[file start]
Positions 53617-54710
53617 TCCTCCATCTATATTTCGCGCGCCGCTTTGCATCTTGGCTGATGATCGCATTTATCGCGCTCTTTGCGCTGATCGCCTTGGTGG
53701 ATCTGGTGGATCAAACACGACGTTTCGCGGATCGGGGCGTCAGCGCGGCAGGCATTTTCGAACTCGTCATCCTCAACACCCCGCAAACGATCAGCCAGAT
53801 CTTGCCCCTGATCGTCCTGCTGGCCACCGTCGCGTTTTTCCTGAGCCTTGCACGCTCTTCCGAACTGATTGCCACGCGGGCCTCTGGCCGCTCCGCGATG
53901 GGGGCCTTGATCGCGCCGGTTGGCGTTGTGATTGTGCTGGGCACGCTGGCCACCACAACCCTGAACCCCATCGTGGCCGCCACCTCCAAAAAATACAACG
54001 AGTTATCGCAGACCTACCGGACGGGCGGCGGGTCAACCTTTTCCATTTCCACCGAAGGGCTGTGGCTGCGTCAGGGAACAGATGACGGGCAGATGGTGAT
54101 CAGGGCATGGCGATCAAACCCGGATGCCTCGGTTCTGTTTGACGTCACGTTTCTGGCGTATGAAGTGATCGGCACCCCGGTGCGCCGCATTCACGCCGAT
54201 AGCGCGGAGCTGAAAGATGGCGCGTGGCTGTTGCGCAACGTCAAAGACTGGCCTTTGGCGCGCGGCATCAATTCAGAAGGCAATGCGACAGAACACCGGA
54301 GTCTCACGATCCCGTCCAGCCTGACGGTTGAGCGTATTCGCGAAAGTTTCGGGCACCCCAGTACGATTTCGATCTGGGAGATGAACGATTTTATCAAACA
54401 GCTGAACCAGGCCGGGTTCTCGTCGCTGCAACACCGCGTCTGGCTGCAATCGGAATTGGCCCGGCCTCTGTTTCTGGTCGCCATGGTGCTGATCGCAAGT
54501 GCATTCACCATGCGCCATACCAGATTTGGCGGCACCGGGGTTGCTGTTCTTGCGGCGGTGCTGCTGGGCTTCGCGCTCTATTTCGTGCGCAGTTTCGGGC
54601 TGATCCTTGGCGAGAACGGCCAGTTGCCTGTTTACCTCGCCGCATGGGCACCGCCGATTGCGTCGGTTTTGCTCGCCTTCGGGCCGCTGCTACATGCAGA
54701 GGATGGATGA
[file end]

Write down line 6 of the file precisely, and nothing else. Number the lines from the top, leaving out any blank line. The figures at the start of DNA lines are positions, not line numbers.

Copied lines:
54001 AGTTATCGCAGACCTACCGGACGGGCGGCGGGTCAACCTTTTCCATTTCCACCGAAGGGCTGTGGCTGCGTCAGGGAACAGATGACGGGCAGATGGTGAT